It was two years ago (November 1, 1999) that Media Watch first
wrote about the Harry Potter phenomenon. At that time, the buzz for the
boy wizard's adventures was just gearing up in America. Now, the Warner
Bros. film of the first installment of the series is taking the craze to a whole new level. Whereas two years ago the series had a cult following
which was growing steadily, "media hype (is now) at a frenzied pitch,"
according to The Kansas City Star (November 13).
Previews of the film, which opened at the box office on November 16,
have been very encouraging and noted for being a faithful adaptation of
the book. The Buffalo News (November 13) reported, "No one expects the
film to be anything other than a smash hit." From coast to coast, there
was talk of heavy advance sales for the Harry Potter movie. The Houston
Chronicle (November 12) and others reported that advance ticket sales
have set records at fandango.com and moviefone.com, two of the leading
online sites for movie tickets.
With such strong sales, a few papers voiced high hopes for a
record-breaking performance for being Warner Bros. best selling movie
ever, outdoing Batman, or for posting the largest ever three-day opening
weekend sales figures, currently held by Jurassic Park 2: The Lost
Two years ago, critics of the Harry Potter fantasy series most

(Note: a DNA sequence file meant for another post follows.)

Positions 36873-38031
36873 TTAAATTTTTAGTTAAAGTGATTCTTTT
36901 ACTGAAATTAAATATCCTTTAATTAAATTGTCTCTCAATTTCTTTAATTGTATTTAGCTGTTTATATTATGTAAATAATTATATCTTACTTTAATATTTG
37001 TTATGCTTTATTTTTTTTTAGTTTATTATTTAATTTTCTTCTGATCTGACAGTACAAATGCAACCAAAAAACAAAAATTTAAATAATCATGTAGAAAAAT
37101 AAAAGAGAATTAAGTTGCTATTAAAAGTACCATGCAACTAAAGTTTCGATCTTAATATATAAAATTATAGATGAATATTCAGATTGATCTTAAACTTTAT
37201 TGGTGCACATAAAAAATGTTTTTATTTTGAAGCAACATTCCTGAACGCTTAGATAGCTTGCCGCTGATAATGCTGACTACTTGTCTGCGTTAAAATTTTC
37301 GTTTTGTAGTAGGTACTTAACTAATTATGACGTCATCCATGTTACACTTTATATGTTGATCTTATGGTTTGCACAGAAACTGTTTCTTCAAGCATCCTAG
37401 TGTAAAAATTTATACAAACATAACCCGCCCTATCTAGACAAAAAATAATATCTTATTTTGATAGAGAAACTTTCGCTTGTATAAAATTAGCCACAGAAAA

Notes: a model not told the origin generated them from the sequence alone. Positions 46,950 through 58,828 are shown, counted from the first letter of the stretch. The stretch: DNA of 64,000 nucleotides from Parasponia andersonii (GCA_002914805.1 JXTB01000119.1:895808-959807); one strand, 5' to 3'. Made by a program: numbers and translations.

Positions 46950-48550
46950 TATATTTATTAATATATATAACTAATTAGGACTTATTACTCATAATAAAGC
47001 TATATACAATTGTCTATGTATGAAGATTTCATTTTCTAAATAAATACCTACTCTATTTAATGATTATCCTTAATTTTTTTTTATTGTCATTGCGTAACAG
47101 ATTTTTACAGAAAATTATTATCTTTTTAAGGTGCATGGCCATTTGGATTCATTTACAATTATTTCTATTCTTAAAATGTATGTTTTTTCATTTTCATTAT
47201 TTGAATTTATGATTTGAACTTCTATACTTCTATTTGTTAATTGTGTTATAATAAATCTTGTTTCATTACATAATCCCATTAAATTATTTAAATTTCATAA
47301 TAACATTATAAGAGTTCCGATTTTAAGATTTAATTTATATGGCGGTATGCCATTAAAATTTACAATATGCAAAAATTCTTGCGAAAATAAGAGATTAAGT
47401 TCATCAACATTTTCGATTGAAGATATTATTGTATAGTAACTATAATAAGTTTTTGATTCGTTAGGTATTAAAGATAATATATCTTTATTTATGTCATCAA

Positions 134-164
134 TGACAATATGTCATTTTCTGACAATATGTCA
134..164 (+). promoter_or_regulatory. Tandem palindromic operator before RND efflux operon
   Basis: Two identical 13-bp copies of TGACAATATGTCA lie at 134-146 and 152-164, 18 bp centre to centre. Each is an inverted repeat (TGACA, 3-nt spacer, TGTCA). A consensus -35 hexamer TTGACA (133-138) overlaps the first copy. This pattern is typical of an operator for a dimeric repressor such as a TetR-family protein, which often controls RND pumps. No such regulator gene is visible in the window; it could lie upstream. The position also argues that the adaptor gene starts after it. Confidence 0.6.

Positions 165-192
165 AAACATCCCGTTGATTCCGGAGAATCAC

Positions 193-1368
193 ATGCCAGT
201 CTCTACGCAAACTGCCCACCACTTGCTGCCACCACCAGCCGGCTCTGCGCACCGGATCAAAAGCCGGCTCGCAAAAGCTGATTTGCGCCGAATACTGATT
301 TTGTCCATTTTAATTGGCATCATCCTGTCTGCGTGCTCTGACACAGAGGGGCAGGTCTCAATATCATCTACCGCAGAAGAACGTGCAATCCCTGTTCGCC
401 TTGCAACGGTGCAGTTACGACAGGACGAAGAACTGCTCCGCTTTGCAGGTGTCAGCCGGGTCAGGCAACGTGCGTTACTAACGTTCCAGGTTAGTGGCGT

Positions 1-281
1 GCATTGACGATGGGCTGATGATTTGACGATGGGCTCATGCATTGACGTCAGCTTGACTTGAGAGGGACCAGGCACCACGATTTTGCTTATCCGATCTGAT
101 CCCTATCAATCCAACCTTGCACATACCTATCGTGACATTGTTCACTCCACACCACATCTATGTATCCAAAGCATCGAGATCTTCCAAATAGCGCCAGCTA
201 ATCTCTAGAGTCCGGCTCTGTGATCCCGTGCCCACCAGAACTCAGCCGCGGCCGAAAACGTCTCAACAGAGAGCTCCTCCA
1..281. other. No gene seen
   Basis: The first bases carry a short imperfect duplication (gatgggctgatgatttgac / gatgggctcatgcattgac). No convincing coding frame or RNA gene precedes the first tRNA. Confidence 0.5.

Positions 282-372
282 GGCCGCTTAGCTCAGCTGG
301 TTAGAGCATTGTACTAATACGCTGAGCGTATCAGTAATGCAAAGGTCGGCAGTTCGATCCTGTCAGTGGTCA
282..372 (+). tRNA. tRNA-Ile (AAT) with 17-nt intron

frequently charged that the books promoted witchcraft and that they
should be banned.
This type of criticism is largely gone. Instead, critics are now focused
on the merchandising tie-in that is accompanying the movie's
The Washington Post (November 13) reported that Warner Bros. sold
merchandising rights to 89 different companies, covering the full gamut
of items and trinkets that the youth market would buy: action figures,
clothes, toys, etc. Amazingly, the article also wrote, "But people at
Warner Bros. say the company worked hard not to overwhelm kids with toys
and other licensed things."
Coca-Cola was often singled out for criticism due to its $150
million advertising campaign tied to Harry Potter. The Center for
Science in the Public Interest campaigned against Coke, saying the
company is "taking advantage of kids by using images of Harry Potter to
sell them products that are bad for their health" (The Washington Post,
The public didn't seem to buy the line that Warner Bros. had tried to
minimize the amount of merchandising. USA Today (November 14) described
one critic as "repulsed by the tsunami of Potter-related merchandise"
and another who thought that, with their "media onslaught ... media
companies are crowding out children's imaginations."
This, in turn, led to a secondary criticism. There were a handful of
articles that lamented the fact that the books were being made into
Many of these critics were fans who just wished that they would be able
to use their own imagination to envision what Harry Potter's world looks
like, rather than to automatically think of a Hollywood producer's
While Harry Potter will be phenomenally successful, some voices in the
media are suggesting that the over-the-top merchandising campaign is
- Evaluation and analysis by CARMA International. Media Watch can be
found at www.carma.com.